Can you PING from one machine to the other? You can discover the ip address of the Linux box with ifconfig, and the Windows box (if it's 2K or XP) with ipconfig /all. (If Win9x, the command is winipcfg) If you can't ping both ways, something is blocking the connection, either something physical or higher.

Since your Internet connection works, it's hard to believe that there's a physical problem. If PING works, your computers are connected.

Once you've created a Samba share you should be able to see it in the network browser on Windows. In 2K or XP this is called My Network Places.

I don't think I've ever tried to use Internet Explorer to look at a Samba share, but I think it would work. I don't think it makes any difference on the Linux end which browser you use.

If the UNC were \\Mandrake\share and you typed that into the Windows Explorer (as opposed to Internet Explorer) address bar, that should definitely work.

Do you get any error messages?

Keep trying. I've spent a lot of time messing with this stuff and it can be frustrating, but once you figure out what's going on with a given problem, you're smarter.

Trouble is, there's always another problem smarter than me...

Good luck, let me know how it goes.
 
Old 09-19-2003, 04:23 AM   #5
linuxian
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Seems I've been on the wrong track. I thought that once I hooked up the router, it would automatically make the connection for me.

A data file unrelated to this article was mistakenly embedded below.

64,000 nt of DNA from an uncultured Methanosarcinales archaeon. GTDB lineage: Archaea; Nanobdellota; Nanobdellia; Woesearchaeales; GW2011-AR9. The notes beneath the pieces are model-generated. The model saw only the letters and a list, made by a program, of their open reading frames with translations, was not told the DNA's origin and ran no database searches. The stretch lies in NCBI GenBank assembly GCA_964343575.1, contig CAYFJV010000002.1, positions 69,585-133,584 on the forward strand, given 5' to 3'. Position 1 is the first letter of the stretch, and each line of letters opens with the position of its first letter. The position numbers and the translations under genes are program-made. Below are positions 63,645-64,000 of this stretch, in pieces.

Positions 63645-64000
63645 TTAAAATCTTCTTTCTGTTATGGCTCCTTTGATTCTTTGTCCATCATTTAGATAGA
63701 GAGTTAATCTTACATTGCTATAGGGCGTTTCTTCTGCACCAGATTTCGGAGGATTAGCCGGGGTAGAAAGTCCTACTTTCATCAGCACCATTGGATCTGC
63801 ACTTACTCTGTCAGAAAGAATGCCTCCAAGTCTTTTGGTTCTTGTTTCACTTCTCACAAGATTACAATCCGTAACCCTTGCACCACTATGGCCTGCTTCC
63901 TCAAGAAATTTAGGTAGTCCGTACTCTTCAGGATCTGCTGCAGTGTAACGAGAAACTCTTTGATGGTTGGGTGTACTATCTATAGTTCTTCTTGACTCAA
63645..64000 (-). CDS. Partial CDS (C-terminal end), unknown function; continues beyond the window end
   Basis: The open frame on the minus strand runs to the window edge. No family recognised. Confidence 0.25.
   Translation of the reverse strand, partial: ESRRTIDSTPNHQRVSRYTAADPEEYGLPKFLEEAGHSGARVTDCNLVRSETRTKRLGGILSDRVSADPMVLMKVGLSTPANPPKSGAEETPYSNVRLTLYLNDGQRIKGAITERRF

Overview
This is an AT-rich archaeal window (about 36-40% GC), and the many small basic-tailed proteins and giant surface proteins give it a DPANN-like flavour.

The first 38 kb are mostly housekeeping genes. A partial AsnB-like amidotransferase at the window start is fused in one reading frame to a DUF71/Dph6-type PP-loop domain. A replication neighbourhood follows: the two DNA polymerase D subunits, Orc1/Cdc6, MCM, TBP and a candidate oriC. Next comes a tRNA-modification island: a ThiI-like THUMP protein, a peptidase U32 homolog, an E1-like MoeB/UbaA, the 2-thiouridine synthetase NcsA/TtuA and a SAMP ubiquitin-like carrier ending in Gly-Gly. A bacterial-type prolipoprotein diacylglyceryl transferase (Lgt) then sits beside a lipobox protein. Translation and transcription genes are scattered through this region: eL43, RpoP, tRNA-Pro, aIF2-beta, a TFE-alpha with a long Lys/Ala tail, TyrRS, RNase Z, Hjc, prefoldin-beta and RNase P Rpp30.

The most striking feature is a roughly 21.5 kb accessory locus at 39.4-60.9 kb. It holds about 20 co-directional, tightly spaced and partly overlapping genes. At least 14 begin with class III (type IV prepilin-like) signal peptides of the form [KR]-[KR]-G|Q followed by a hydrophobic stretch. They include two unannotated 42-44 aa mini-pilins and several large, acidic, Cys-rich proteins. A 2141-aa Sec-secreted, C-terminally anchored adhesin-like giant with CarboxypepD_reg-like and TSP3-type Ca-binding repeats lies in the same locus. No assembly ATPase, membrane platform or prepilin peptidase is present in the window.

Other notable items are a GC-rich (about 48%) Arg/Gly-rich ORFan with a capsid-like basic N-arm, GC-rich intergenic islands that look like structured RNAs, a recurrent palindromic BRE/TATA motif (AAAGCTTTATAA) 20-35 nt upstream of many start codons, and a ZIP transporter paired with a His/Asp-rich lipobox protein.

Yes, I can ping from each machine so I guess I'll go back to Samba and NFS like before.

Thanks for the help.

Wayne
 
Old 09-19-2003, 08:54 PM   #6
eflester
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Registered: Sep 2003
Location: Washington
Distribution: RH9, SuSE 9.0, Slackware 10, Mandrake 10, Debian woody & sarge, FC2-3, OpenBSD
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You're quite welcome; I hope I did help a little. Sounds like you will have it figured out soon.

Your router (and mine) does do quite a few little jobs, such as providing NAT and DHCP and keeping our little networks relatively safe from intrusion, but from the point of view of networking your 2 computers together, it just looks like a hub.

I use a somewhat unorthodox configuration here. I have 2 NICs in each of my computers. One NIC from each is connected to the router, and the firewall in each machine is configured for maximum security for incoming traffic from the router (which is, after all, my gateway to the Internet). The other 2 NICs are connected to each other directly by means of a crossover cable. On these NICs there is no firewall. This allows me to have just about anything I want happen between my machines, while still having maximum firewall protection from the big bad world.

Of course, most "real" networks just put a firewall (a computer, or a special applicance) at the gateway point and do all their connecting behind it. But I had a couple of NICs laying around, and the stuff from which to make a crossover cable, and Red Hat comes with a software firewall. Hence, my low-budget double-circuit network. It works fine, and I think it's pretty fast.

I'm trying to get as Windows-free as possible, but I'm still hooked by Quicken, and a few other jobs that I can't seem to get done with Linux. But I've come a long way since I started. I frequently run both machines on Red Hat, and just use them to back each other up. When I want to use Windows I have to change hard drives in one machine. I haven't tried dual-booting in a while, I guess I'm a coward...

Best of luck, and hope to chat with you again.

Eric Lester
 
Old 06-29-2009, 05:31 AM   #7
wolfsar
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netgear RP614

there was a Issue i just read here linux and XP not seeing eh others hard drives.....

1st i'm using redhat 9.0 in the samba server settings it asks for a workgroup make sure the PCs are same work group be sure to set folders on the windows pc and linux to read/write also try mapping them on the work group

hope that helps

Last edited by wolfsar; 06-29-2009 at 05:35 AM. Reason: corrected my spelling